“Wonderball”: Musically Reborn!

Do you remember playing a “hot potato” game as a young child called “The Wonderball” in which a ball is passed from person to person while you try to avoid being the last to hold it?  More importantly, do you recall a melody that accompanied the verse?  I can answer that one for you:  no.

wonderballI was taught this game as an adult in the late 1980s by the fabulous dance & fitness educator, Patricia Sears, who instructed others schoolteachers how to incorporate movement activities into traditional classroom settings.   At the time, Sears was only able to convey the lyrics to “The Wonderball” — melodically, we were on our own.

Kristin C. Hall, on her website, acknowledges some simple chord changes – but does not specific any particular melody line.  Also, some kind soul has posted a home-spun version on YouTube that includes something along the lines of a melody, however one that likely exists in that household and nowhere else.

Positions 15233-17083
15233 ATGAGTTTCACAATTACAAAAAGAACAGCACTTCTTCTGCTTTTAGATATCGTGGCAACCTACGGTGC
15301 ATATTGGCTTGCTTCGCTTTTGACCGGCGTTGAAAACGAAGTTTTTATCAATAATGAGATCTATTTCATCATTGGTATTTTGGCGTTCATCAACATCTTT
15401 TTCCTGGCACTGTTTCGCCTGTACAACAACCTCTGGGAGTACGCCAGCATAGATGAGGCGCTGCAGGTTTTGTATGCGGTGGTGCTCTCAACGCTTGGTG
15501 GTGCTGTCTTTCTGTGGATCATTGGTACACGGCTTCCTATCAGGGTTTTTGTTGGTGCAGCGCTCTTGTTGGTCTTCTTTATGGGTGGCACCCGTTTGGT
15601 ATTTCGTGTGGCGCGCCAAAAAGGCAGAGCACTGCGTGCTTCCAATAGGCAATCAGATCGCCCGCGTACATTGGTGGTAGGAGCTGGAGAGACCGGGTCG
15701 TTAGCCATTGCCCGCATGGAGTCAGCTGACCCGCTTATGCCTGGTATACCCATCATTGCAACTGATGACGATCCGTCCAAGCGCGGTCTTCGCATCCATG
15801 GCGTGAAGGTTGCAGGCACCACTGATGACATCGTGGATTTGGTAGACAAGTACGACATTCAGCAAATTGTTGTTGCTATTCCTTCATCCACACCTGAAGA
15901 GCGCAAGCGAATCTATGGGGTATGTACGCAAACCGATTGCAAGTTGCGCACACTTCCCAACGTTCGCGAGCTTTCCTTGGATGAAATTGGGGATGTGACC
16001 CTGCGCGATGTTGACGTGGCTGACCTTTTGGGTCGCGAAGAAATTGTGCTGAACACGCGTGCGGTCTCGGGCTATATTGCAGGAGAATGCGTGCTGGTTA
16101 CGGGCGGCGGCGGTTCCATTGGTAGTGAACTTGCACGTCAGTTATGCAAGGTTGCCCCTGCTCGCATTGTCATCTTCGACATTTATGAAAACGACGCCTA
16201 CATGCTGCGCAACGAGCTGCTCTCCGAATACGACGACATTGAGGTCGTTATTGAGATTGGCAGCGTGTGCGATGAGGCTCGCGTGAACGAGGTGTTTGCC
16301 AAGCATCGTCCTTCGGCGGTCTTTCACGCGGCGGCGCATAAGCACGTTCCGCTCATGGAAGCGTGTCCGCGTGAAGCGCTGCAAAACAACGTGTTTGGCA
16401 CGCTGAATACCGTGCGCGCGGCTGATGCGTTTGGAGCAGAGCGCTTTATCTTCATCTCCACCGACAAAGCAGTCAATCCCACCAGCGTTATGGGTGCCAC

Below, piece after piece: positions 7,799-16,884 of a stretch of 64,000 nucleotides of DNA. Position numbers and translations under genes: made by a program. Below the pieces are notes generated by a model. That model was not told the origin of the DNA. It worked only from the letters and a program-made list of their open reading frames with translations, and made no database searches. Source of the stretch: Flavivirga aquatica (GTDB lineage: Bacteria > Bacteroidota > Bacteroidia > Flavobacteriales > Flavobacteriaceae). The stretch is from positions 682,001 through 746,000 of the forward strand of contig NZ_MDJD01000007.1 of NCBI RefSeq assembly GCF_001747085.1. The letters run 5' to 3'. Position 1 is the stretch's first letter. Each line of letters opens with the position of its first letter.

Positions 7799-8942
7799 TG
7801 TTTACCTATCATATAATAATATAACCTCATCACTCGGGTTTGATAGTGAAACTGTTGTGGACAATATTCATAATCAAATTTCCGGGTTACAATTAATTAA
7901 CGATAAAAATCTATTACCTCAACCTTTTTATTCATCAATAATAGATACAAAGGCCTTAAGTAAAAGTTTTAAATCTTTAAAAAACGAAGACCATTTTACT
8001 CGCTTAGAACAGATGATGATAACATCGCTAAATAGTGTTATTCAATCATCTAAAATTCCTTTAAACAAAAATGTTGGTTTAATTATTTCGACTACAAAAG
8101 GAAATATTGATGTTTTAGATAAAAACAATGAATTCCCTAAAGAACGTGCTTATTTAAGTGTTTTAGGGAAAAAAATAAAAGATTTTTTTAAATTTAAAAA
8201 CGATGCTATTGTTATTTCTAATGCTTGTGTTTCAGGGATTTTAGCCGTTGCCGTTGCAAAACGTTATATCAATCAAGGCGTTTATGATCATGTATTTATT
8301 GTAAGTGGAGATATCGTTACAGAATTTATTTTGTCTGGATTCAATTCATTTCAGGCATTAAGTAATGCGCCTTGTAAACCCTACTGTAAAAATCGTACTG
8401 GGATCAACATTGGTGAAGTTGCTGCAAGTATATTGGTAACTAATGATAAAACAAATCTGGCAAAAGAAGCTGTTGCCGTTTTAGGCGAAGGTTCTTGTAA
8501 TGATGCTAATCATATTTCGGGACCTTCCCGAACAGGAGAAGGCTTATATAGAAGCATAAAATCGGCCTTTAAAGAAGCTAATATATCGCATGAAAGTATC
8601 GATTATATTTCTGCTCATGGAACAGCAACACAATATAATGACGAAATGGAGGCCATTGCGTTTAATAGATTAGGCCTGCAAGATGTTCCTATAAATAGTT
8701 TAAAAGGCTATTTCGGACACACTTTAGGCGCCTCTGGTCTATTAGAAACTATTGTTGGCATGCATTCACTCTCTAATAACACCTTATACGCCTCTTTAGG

Fortunately, the long national nightmare is over.  Zero to 180 – as a public service to future generations – has crafted a tune for all of humanity to use freely:

[Pssst:  click triangle to play “The Wonderball” as interpreted by The Recess Committee]

The wonderball goes round and round
To pass it quickly you are bound
If you’re the one to hold it last
Then for you the game is past
And you … are … out!

Can you identify which early 60s television sitcom theme was thieved for the opening line of the keyboard solo?

Today’s special post celebrates Zero to 180’s fourth birthday in grand fashion and encourages parents all around the globe to keep children physically active.  The Centers for Disease Control point out in their 2010 report – The Association Between School-Based Physical Activity, Including Physical Education, and Academic Performance – that “there is a growing body of research focused on the association between school-based physical activity, including physical education, and academic performance among school-aged youth.”  At the risk of stating the obvious, this means that movement is fundamental to education’s bottom line (i.e., academic achievement).

wonderball-45Zero to 180 Milestones:  The Preschool Years

  • Inaugural Zero to 180 post that established a bona fide cross-cultural link between  Cincinnati (via James Brown’s music recorded and distributed by King Records) and Kingston, Jamaica (i.e., Prince Buster’s rocksteady salute to Soul Brother #1).